Using simple, logical technology, gaming chairs fill both of those roles. You can adjust the height of the lumbar or neck pillows to fit into your spine’s natural curves. You can also engage the reclining function to move your body as you sit.
Lumbar Support Promotes Neutral Postures
The ergonomic industry is in consensus that a neutral posture is the healthiest way to sit for long periods. Neutral postures look the same in all types of ergonomic chairs:
With a flattened lumbar, the upper body tends to sag forward. A healthy lower back curve prevents that. Therefore, adjust the lumbar pillow to fit your lower back curve.
Then lean your body weight into the backrest. Mild lumbar pressure combined with a tall backrest will make slouching feel awkward and uncomfortable. That yields an upright sitting posture ideal for long periods of healthy computing.
Once your lumbar support is optimized, follow these steps to sit in a clean neutral posture:
- Feet planted on the floor.
- Knees bent at around 90° with thighs parallel to the floor.
- Back straight.
- Elbows bent at 90° with forearms parallel to the floor.
Master the art of neutral sitting in 2-3 days using this tutorial:
Office Chair Lumbar Support Types
If you don’t like racing-style gaming chairs, an ergonomic office chair is the best alternative. Within the entire genre, two types of lumbar support systems stand out.
Herman Miller Posturefit
The Herman Miller Aeron chair has reigned as the ergonomic gold standard since 1994. One of its many highlights is the world’s most advanced lumbar support system.
The Aeron’s PostureFit has two pressure pads that support the lumbar and sacral-pelvic areas. The former maintains a healthy lumbar curve. The latter nudges your pelvis into the right position to prevent slouching.
You can adjust the depth of each pad, but not the height. Thus you need to choose a small, medium, or XL chair size to ensure a proper fit. Once configured, this support makes it almost impossible to slouch! On the downside, the Aeron costs $1445 from Herman Miller. Even so, it comes with a rock-solid 12-year warranty. Spreading the cost of the Aeron over 12 years makes it a lot more palatable.
If you’re looking for the absolute best desk chair lumbar support, this is it! See below how the Aeron stacks up against other Herman Miller classics:
Height + Depth-Adjustable Lumbar
Surprisingly, a lot of cheap ergonomic office chairs come with robust lumbar support systems. Most come with a sliding height-adjustable unit and depth-adjustable pad.
For example, the Sihoo Ergonomic Chair costs $309.99 on Amazon. It meets ergonomic guidelines with 1D armrests, a reclining backrest, and an adjustable lumbar. You can manually adjust the support up and down while adjusting the depth using a dial on the back of the chair.
Its lumbar works like the Sihoo chair’s, although with a bit more polish. As you slide higher up the pricing scale, the technology remains the same, but with more luxury and attention to detail.
When standing, the normal lumbar lordotic angle (LLA) in men and women is between 20-45 degrees(6). Unsupported sitting reduces lumbar lordosis by 50%. At the same time, it increases intradiscal pressure at the third lumbar vertebra by 40%.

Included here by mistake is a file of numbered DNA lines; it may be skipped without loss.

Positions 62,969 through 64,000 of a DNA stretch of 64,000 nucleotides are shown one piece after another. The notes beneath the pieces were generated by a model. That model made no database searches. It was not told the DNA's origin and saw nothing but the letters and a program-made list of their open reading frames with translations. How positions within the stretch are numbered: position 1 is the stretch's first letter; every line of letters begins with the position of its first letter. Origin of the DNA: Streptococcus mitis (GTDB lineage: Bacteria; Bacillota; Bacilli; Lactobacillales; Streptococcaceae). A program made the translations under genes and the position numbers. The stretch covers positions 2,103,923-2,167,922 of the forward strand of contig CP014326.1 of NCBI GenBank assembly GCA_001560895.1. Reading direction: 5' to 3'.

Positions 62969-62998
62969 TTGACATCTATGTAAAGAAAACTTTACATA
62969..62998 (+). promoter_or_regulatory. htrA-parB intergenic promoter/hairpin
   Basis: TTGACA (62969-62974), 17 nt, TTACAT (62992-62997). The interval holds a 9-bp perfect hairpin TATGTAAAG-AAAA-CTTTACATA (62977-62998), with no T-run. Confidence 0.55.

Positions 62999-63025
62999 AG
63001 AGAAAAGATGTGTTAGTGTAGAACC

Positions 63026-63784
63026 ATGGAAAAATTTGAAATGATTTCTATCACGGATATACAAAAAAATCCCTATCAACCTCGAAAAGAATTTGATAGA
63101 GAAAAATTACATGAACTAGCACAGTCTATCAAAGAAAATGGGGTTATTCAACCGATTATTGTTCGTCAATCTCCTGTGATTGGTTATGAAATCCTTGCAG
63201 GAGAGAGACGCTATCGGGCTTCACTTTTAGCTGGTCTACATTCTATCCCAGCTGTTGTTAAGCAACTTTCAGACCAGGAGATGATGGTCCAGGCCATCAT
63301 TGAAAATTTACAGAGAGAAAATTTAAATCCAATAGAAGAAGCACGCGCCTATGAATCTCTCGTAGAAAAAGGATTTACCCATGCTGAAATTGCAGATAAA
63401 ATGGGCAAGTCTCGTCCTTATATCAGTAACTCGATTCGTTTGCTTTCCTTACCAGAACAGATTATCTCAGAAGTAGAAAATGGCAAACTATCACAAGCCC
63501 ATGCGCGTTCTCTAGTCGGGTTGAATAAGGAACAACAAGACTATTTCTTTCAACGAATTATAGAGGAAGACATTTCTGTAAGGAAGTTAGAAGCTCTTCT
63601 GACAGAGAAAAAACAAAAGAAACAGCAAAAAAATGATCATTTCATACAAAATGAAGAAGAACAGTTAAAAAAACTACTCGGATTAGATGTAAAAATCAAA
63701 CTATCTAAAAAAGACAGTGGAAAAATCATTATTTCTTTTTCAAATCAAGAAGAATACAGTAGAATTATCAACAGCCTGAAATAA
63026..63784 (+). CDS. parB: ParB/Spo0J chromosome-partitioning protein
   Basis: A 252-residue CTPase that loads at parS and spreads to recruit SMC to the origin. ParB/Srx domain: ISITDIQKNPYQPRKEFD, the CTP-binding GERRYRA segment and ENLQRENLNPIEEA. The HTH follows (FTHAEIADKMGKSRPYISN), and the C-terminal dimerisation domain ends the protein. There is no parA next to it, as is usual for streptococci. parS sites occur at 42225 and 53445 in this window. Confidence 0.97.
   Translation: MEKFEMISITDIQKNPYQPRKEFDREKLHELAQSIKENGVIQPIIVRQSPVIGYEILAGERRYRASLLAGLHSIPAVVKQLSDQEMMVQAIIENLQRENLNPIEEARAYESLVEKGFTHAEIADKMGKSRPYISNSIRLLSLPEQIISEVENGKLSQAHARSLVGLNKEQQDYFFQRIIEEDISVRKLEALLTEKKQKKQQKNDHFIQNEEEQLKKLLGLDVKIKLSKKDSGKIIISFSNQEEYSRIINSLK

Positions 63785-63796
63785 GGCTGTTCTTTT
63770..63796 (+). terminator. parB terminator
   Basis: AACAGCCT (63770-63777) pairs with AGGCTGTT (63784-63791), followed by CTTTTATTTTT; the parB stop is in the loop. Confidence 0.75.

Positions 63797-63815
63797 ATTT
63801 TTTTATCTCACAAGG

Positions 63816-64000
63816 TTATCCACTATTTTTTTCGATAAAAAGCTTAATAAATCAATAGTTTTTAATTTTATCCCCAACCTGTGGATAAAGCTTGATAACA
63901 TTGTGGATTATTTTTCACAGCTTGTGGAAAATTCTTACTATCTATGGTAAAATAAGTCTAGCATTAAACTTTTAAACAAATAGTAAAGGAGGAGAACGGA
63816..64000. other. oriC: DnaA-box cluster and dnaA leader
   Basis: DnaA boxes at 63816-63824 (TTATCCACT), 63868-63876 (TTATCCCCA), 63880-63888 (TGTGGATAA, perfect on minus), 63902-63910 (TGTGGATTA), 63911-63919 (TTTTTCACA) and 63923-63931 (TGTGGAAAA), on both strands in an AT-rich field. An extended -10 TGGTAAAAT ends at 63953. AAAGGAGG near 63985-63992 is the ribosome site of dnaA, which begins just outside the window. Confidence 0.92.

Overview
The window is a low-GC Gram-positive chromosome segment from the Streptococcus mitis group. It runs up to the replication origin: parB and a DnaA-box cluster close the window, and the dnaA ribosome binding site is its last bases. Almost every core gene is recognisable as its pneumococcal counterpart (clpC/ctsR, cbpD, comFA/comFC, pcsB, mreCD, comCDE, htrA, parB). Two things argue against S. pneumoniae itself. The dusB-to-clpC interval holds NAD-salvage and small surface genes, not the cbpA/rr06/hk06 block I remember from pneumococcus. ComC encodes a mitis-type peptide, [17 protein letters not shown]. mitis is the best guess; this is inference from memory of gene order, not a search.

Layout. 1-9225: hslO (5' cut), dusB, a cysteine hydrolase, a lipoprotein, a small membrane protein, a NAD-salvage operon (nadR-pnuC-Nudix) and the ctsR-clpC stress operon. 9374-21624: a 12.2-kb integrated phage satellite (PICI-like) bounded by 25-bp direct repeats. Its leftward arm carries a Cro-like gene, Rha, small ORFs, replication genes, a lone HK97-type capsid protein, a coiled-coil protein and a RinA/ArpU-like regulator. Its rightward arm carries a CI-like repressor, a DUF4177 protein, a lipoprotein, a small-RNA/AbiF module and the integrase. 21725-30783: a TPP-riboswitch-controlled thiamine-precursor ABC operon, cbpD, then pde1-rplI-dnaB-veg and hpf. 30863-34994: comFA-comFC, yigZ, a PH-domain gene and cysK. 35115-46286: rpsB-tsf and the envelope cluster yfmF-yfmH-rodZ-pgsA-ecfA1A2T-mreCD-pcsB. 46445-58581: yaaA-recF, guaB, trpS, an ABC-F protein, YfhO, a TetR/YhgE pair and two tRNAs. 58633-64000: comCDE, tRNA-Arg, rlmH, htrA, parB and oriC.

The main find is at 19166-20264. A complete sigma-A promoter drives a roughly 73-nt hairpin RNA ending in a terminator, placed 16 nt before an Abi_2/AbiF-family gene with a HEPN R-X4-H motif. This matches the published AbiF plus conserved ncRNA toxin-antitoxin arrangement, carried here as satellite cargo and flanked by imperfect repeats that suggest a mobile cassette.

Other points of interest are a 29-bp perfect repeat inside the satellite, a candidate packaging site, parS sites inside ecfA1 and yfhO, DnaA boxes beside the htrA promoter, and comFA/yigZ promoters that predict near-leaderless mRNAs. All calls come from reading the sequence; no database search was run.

By combining a mild recline with lumbar support, users can achieve a healthy lumbar curve. Research suggests the ideal as a 110° backrest recline plus lumbar support 4 cm deep. That results in an optimal seated lumbar curve of 47°.
That is slightly more than the optimal standing lumbar curve. Since humans aren’t designed for long periods of sitting, the extra lumbar support helps to compensate.
The bottom line is that lumbar support is essential for anyone who spends long periods sitting. A healthy curve in the lower back keeps the spine straight and in a healthy alignment. Whichever type of chair you use, use the same methods.
First, adjust the lumbar support to fit into your lower back curve. Then sit as far back as possible in the chair so that the lumbar support fills your lower back curve. That puts you in the perfect position to deploy a neutral sitting position:
- Feet planted on the floor.
- Knees bent at around 90° with thighs parallel to the floor.
- Back straight.
- Elbows bent at 90° with forearms parallel to the floor.
- Jennifer Pynt, Martin G Mackey, ‘Seeking the Optimal Posture of the Seated Lumbar Spine’. Physiotherapy Theory and Practice 17:5, 2001, https://www.researchgate.net/publication/224029048_Seeking_the_Optimal_Posture_of_the_Seated_Lumbar_Spine, (accessed 9 Jan. 2022).
- Frederick M. Azar MD. ‘Infections and Tumors of the Spine’, Campbell’s Operative Orthopedics, 2021. https://www.sciencedirect.com/topics/neuroscience/vertebral-column (accessed 9 Jan. 2022).
- Jim Stoppani, Ph.D. ‘3 Key Benefits Of Wearing A Weightlifting Belt’. bodybuilding.com, 19 September, 2018. https://www.bodybuilding.com/content/3-key-benefits-of-wearing-a-weightlfting-belt.html (accessed 9 Jan. 2022).
- Lee Herrington. ‘Assessment of the degree of pelvic tilt within a normal asymptomatic population’. Manual Therapy, Volume 16, Issue 6, December 2011, Pages 646-648. https://www.sciencedirect.com/science/article/abs/pii/S1356689X11000816 (accessed 9 Jan. 2022).
- Kaja Kastelic, et al., ‘Sitting and low back disorders : an overview of the most commonly suggested harmful mechanisms’, Collegium Antropologicum 42(1):73-79, March 2018. https://www.researchgate.net/publication/336210444_Sitting_and_low_back_disorders_an_overview_of_the_most_commonly_suggested_harmful_mechanisms, (accessed 3 Jan. 2022).
- R M Lin, et al. ‘Lumbar lordosis: normal adults’. J Formos Med Assoc. 1992 Mar. https://pubmed.ncbi.nlm.nih.gov/1354697/ (accessed 9 Jan. 2022).